VINSON, BOBBY GENE Remains Returned - identified 10/01/98 Name: Bobby Gene Vinson Rank/Branch: O5/US Air Force Unit: 480th Tactical Fighter Squadron, Da Nang Date of Birth: 28 January 1928 Home City of Record: Nederland TX Date of Loss: 24 April 1968 Country of Loss: North Vietnam Loss Coordinates: 173600N 1062800E (XE562479) Status (in 1973): Missing In Action Category: 2 Acft/Vehicle/Ground: F4D Refno: 1141 Other Personnel In Incident: Woodrow W. Parker (missing) Source: Compiled by Homecoming II Project 15 March 1991 from one or more of the following: raw data from U.S. Government agency sources, correspondence with POW/MIA families, published sources, interviews. Updated by the P.O.W. NETWORK 2008. REMARKS: DEAD/CS-317-09142-72 SYNOPSIS: The Phantom, used by Air Force, Marine and Navy air wings, served a multitude of functions including fighter-bomber and interceptor, photo and electronic surveillance. The two man aircraft was extremely fast (Mach 2), and had a long range (900 - 2300 miles, depending on stores and mission type). The F4 was also extremely maneuverable and handled well at low and high altitudes. Most pilots considered it one of the "hottest" planes around. LtCol. Bobby G. Vinson was the pilot and 1Lt. Woodrow W. Parker II the bombardier/navigator, of an F4D Phantom sent on a scramble mission with another aircraft from Da Nang Airbase, South Vietnam on April 24, 1968. Vinson was orbiting the area looking for targets over Quang Binh Province, a few miles southwest of the city of Quang Khe and radioed he was decreasing altitude for a better sighting of ground targets. Shortly thereafter, a fireball was seen on the ground by the crew of the other aircraft. Radio contact with Parker and Vinson was unsuccessful. However, the possibility existed that the two were able to safely eject from the aircraft, and they were not listed as killed in action but missing in action. Alarmingly, evidence continues to mount that Americans were left as prisoners in Southeast Asia and continue to be held today. Unlike "MIAs" from other wars, most of the nearly 2500 men and women who remain missing in Southeast Asia can be accounted for. If even one was left alive (and many authorities estimate the numbers to be in the hundreds), we have failed as a nation until and unless we do everything possible to secure his freedom and bring him home. Bobby G. Vinson was promoted to the rank of Colonel and Woodrow W. Parker to the rank of Major during the period they were maintained missing. Bobby G. Vinson graduated from West Point Academy in 1950.
Subject: DoD Memoranda For Correspondents No. 165-98 MEMORANDUM FOR CORRESPONDENTS October 1, 1998 The remains of two American airmen previously unaccounted-for from the war in Southeast Asia have been identified and returned to the United States for burial. The first set of remains is identified as those of Maj. Woodrow W. Parker II, U.S. Air Force, of St. Petersburg, Fla. The other set of remains is those of Parker's aircraft commander. At the wishes of the commander's family, the identity of these remains will not be released. Since the end of American participation in the war in 1973, the remains of 504 Americans have been recovered and identified; 2,079 remain unaccounted-for. On April 24, 1968, Parker and his aircraft commander were on a combat mission over Quang Binh province, North Vietnam, when their F-4D Phantom crashed amid a large fireball. The flight leader was unable to establish radio contact. No parachutes were observed, nor was there an emergency signal detected. Hostile threats in the area precluded airborne or ground search and rescue operations. In April 1992, a joint U.S.-Vietnam team, led by the Joint Task Force- Full Accounting, interviewed several local informants in a village near the location of the loss. Three informants turned over human remains and survival-related items that had been collected at the crash site years earlier. In July of 1992, a second joint U.S.-Vietnam team returned to the site and recovered aircraft wreckage and crew-related equipment. A third joint team excavated the crash site during Aug.-Sept. 1993 and recovered aircraft wreckage, life support equipment and several skeletal fragments. Anthropological analysis of the remains and other evidence by the U.S. Army Central Identification Laboratory Hawaii confirmed the identification of Parker and his aircraft commander. The U.S. government welcomes and appreciates the cooperation of the government of the Socialist Republic of Vietnam that resulted in the accounting of these servicemen. We hope that such cooperation will bring increased results in the future. Achieving the fullest possible accounting for these Americans is of the highest national priority. =======================================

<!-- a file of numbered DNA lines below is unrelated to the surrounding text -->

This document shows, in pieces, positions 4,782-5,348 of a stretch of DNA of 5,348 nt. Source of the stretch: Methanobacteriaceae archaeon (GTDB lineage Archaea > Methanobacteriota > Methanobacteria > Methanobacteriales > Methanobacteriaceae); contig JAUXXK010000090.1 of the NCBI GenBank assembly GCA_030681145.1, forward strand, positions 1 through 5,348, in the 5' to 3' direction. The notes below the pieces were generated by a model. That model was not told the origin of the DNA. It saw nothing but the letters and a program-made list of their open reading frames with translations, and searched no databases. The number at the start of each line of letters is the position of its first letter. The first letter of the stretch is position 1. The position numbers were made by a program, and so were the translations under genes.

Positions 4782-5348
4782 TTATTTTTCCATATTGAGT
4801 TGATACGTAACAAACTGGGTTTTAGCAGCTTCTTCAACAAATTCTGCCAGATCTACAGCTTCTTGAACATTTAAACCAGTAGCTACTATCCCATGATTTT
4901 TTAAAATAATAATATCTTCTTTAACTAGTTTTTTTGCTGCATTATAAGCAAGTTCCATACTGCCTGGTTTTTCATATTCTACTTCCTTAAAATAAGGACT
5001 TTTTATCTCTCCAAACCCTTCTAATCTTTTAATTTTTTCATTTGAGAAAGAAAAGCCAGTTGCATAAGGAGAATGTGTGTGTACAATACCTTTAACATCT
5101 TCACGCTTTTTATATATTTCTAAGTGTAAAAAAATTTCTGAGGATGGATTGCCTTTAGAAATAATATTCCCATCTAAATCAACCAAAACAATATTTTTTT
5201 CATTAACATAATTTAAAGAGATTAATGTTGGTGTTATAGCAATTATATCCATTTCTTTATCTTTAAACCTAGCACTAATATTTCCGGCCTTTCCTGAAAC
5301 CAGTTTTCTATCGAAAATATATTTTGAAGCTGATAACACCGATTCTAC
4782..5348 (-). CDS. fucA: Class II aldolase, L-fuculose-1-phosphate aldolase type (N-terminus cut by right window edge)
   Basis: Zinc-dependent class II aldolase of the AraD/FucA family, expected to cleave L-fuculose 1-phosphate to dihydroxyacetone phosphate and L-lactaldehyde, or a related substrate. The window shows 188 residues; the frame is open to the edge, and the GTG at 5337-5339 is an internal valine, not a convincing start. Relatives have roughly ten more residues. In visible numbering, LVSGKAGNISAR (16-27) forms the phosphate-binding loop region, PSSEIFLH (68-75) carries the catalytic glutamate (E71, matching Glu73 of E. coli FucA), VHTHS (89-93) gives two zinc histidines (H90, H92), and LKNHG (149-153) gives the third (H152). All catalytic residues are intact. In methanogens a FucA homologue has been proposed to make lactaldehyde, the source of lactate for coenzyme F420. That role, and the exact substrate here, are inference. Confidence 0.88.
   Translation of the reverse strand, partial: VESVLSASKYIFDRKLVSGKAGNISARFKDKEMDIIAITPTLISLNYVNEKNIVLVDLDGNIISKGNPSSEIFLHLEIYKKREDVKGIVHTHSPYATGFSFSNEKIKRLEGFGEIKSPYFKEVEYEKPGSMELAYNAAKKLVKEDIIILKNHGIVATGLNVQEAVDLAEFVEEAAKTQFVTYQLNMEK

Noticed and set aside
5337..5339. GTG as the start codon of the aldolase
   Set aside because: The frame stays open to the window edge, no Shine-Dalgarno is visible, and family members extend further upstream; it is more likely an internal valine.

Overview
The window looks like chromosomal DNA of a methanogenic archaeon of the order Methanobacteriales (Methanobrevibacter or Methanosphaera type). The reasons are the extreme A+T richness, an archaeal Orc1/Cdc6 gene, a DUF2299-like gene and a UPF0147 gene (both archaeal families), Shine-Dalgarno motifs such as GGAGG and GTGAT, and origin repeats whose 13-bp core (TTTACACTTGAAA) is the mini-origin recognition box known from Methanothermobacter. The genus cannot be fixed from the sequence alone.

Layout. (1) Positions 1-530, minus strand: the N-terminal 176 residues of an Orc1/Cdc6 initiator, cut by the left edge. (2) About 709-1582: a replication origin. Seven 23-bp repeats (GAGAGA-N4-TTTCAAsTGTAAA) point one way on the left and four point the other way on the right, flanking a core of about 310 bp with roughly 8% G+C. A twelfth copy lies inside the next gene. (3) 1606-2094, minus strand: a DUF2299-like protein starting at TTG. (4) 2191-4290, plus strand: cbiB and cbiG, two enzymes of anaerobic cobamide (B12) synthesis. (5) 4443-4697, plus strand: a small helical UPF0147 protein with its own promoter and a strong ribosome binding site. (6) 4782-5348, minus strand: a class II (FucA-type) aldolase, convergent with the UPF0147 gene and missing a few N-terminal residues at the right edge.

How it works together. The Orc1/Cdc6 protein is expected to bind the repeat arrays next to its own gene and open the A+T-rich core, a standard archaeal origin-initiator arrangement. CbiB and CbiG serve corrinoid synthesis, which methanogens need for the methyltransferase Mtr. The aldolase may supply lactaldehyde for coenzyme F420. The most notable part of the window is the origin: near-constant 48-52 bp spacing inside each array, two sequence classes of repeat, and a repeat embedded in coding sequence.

In September of 1968, Joan Vinson picked up the phone in Orly Airport and called the North Vietnam delegation. To her surprise, the voice on the other end of the line spoke perfect English. She was in Paris, she said, because she wanted to meet with them to discuss her husband, Col. Bobby Vinson, whose plane had been shot down in the Quang Bin Province in April of that year......
Janice Gary is an award-winning writer of creative nonfiction. She teaches memoir at Annapolis Senior Center.
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